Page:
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Glucosamine supplements are popular today because they can help osteoarthritis patients relieve pain. They work on the principle of stimulating the body’s replenishing of glucosamine stores, which are plentiful between joints to lubricate and cushion movement, but which get eroded due to wear and tear.
This explains why osteoarthritis usually affects people in their 50’s and beyond – the time when most people’s glucosamine stores are worn down to the bone.
But while there are many brands of glucosamine supplements in the marketplace, the one you choose may not work for you.

What do doctors recommend?

Professor Feng Pao Hsii is Emeritus Consultant at Tan Tock Seng Hospital (TTSH), Visiting Consultant to National University Hospital (NUH), Singapore General Hospital (SGH) and Khoo Teck Puat Hospital (KTPH), and Adjunct Professor at Yong Loo Lin School of Medicine, National University of Singapore.
He is best known for establishing the only Department of Rheumatology in Singapore at the time at Tan Tock Seng Hospital in August 1995, training most of today’s generation of rheumatologists at most restructured hospitals and in the private sector.
As a winner of the Lee Foundation-NHG (National Healthcare Group) Lifetime Achievement Award 2002, his numerous titles include Emeritus Consultant with the Department of Rheumatology, Allergy and Immunology, Tan Tock Seng Hospital (TTSH) and Adjunct Professor with the Faculty of Medicine, National University of Singapore (NUS).
Prof Feng Pao Hsii believes that patient education is key to managing many chronic diseases, such as hypertension, diabetes mellitus, and arthritis.
We asked this internationally respected physician for his views on glucosamine supplements, and how they should be used.

LW: Do you currently recommend/prescribe glucosamine supplements in your practice?

Prof Feng: Yes but only in those who have not responded to standard medication like analgesics and NSAIDs (nonsteroidal anti-inflammatory drugs, such as aspirin or ibuprofen), or in those whom NSAIDs are contra-indicated.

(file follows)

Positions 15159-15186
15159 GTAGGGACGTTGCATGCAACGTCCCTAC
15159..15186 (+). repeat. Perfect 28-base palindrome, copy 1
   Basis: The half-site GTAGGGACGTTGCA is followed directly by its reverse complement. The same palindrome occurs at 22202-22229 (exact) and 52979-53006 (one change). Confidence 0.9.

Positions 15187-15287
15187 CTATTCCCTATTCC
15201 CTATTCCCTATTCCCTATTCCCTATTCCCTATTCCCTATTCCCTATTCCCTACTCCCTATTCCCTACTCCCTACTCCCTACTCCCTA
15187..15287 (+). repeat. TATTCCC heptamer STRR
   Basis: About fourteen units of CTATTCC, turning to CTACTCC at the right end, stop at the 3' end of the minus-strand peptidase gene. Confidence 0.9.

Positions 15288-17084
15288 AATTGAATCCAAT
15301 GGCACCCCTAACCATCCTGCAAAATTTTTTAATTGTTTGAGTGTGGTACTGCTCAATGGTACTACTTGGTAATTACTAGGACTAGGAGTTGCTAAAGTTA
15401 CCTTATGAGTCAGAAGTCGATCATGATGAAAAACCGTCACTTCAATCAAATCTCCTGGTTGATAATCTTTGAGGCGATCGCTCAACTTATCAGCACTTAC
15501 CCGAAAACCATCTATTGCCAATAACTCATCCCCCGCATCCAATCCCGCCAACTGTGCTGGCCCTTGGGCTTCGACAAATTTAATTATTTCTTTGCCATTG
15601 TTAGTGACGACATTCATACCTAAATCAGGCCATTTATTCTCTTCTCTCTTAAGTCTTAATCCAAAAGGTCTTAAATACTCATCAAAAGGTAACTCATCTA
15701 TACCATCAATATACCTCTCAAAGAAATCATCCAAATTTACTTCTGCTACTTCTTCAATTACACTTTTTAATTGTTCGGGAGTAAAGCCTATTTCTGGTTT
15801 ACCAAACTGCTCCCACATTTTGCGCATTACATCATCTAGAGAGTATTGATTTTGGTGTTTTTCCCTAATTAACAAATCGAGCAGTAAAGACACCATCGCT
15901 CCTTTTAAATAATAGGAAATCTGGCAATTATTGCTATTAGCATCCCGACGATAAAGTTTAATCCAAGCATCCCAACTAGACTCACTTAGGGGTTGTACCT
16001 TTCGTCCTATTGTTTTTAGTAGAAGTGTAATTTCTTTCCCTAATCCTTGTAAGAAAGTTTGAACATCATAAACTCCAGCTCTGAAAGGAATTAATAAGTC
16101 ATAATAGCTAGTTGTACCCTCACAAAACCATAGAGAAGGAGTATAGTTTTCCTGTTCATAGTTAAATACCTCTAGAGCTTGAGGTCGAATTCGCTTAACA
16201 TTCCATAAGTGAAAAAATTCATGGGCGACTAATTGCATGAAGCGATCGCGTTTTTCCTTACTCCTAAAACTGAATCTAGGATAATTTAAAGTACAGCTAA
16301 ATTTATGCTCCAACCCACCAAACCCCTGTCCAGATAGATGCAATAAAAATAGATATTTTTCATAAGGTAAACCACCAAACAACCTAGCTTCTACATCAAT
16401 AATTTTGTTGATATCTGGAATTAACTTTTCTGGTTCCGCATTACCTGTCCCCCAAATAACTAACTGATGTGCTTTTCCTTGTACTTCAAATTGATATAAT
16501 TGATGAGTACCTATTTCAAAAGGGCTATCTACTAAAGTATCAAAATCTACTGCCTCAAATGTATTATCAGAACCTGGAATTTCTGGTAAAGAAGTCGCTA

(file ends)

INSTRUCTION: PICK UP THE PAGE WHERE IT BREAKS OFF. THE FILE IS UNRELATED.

LW: As a practicing physician, does the brand of supplement matter? What would induce you to prescribe or recommend any one over another? 

Prof Feng: There are hundreds of glucosamine on the market.  The only one that has stood scientific scrutiny is Viatril-S® which has a specific crystalline structure and other physical characteristics. Many samples sold on the internet are nothing more than plain chalk.  Even those sold in supplement firms has different crystalline structure and have not been studied scientifically. 
I usually prescribe the supplement in those who has failed the standard treatment.  However only about 30-40 % respond to glucosamine just like not all patients respond to one particular medication.  When I prescribe glucosamine, I insist that patients take it according to instructions ie between 1000-1500 mgm per day DAILY for at least 3-4 months.  If there is no response then stop - if there is response then continue at a lower dose. 
Many patients take glucosamine “whenever they like” - that is why many patients say the supplement is ineffective.  I have patients taking glucosamine (from whatever source) sometimes one tablet a day, some time forget and so on for five or more years.  That is a waste of time and money.

LW: Two issues ago, we published an article in which we reported that Prof Amnuay Kananthai from Chiangmai University said that concurrent use of NSAIDs inhibits action of the G6PS enzyme, lowering the efficacy of glucosamine supplements. Would you ever recommend that a patient stop taking NSAIDs to increase the efficacy of his glucosamine supplement?

Prof Feng: That is a chemcial reaction - I have often combined both and they seem to be effective.  Once the pain has gone I stop the NSAIDs and just use glucosamine alone or I use topical agents. 
However through all these, one must emphasise moderate exercise and weight management in ALL patients with OA - not just take pain relieving drugs and supplements. LW

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